(cover artist: Mario Capaldi)
- Pam of Pond Hill (artist Bob Harvey, writer Jay Over)
- The Secret World – Gypsy Rose story (artist Keith Robson)
- Tansy of Jubilee Street (artist Peter Wilkes)
- Saturday’s Child Works Hard for a Living… (artist Trini Tinturé)
- The Spirits of the Trees – Gypsy Rose story
- Gaye’s Gloomy Ghost (artist Hugh Thornton-Jones)
- Badgered Belinda (artist Phil Gascoine)
- Home from Home – text story
- The Bow Street Runner (artist Phil Townsend, writer Alison Christie)
This is the penultimate issue of Jinty. The cover features a nice autumn scene from Mario Capaldi. The covers of the last six Jintys were an odd mix of Mario Capaldi. They were either blow-ups of the spot panel for the text story inside or they were just general covers, such as this one. The spot panel for the text story inside was handled by another artist.
So how did the penultimate issue set things up for Jinty‘s finale the following week? We start with a new Pam story. Mr Gold (Goldilocks) tells the school that government cutbacks mean the school will not be repainted that year, and it could sure do with it. Following a fast bit of spraypaint work to cover up some vandalism from the boys, Pam has the idea of organising volunteers out of parents and classmates to do the painting. The trouble is, she forgot to consult Goldilocks! The final issue will explain how this will be sorted out and how the redecorating goes.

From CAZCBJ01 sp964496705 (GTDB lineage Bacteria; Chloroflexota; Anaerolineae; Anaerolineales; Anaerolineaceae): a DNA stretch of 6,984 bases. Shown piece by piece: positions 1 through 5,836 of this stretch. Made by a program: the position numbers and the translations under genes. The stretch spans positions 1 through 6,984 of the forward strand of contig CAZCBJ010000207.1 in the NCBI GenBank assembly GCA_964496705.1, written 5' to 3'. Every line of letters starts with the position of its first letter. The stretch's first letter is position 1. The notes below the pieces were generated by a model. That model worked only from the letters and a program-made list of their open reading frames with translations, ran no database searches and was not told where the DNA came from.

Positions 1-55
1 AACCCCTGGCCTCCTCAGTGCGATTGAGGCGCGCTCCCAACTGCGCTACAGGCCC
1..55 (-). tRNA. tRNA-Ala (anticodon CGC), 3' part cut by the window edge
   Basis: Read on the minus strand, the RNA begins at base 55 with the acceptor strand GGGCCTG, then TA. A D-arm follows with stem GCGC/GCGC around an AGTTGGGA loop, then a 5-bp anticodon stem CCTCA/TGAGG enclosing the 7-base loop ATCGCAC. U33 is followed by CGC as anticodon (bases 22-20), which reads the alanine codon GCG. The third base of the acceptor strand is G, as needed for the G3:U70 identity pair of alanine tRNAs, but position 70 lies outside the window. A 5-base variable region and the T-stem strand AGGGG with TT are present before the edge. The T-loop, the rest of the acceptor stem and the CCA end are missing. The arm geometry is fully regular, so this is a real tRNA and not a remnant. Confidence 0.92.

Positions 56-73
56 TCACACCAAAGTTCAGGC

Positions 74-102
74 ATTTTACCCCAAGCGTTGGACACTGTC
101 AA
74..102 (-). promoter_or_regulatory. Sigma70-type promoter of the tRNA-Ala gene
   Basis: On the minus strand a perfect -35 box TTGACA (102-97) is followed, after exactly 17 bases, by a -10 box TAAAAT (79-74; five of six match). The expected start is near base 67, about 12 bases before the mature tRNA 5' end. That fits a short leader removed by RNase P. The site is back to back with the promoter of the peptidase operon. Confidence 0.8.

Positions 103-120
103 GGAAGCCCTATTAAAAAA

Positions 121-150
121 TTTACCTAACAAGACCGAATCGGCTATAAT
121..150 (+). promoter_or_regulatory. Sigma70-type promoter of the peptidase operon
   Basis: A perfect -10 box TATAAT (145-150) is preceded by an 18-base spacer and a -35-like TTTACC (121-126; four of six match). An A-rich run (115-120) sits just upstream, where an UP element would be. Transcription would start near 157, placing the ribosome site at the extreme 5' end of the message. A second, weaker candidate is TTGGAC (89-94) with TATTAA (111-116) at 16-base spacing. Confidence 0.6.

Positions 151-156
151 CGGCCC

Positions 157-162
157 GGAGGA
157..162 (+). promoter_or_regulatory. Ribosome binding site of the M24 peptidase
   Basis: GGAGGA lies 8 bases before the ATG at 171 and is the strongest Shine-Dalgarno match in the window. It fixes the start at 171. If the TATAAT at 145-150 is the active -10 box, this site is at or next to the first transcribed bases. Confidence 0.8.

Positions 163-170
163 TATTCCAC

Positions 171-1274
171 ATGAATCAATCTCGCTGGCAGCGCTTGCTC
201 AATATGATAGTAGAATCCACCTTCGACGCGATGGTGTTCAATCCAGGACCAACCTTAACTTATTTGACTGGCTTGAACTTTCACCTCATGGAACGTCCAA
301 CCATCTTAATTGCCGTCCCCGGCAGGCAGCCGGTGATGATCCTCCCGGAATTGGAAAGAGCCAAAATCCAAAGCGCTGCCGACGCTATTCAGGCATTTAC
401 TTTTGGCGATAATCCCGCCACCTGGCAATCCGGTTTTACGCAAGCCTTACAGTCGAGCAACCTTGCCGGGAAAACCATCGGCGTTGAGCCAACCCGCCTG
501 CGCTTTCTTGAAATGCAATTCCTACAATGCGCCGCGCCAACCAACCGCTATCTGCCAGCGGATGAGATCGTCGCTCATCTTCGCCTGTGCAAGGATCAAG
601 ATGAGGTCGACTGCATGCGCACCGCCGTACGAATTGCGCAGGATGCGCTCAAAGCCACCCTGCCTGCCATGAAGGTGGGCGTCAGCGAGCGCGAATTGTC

Belinda realises someone in the school is helping the squire with whatever he is up to on the slope. She barely has time to ponder who it is before we are told that the next episode will explain, because it is the final one. However, Belinda thinks her two main problems have been solved in this episode. The two girls who were bullying her have been caught out and punished, and it looks like the squire is after buried treasure, so the badgers must be safe. But is she right or is there something she does not know about? We find out in the final issue.
The Bow Street Runner comes down with flu, which turns into pneumonia because she foolishly goes on the cross country run in that state – and then collapses in a stream, of all places! But she just has to believe in that wretched prophecy and thinks she has to beat it. In fact, she just keeps on rambling about it while she is delirious with fever. Beth pulls through the pneumonia but now comes down with deep depression. So deep that she does not even care about the prophecy(!). Beth’s nasty rival Louise does not do well in the run either. She is riding high in the lead and then takes a fall – into a bed of nettles!
It is business as usual for Gaye and Tansy. But we are told that “Gaye’s Gloomy Ghost” will end next week, with Gaye trying to lose her beloved ghost. Now what can that mean? There is a double helping of Gypsy Rose stories, both of which concern mythical creatures. We met the leprechaun-like people underneath the Earth in “The Lost World” and dryads in “The Spirits of the Trees”.
In the story of Saturday’s Child, Betty Marshall is indeed a hard working girl and loves it. She works hard at a her father’s café, but there is pressure on her to become an air hostess. She takes a holiday and comes back with a whole new appreciation of the work she does. In fact, that was the very reason why she took the holiday, and now she is very happy to stay in the café, thank you very much.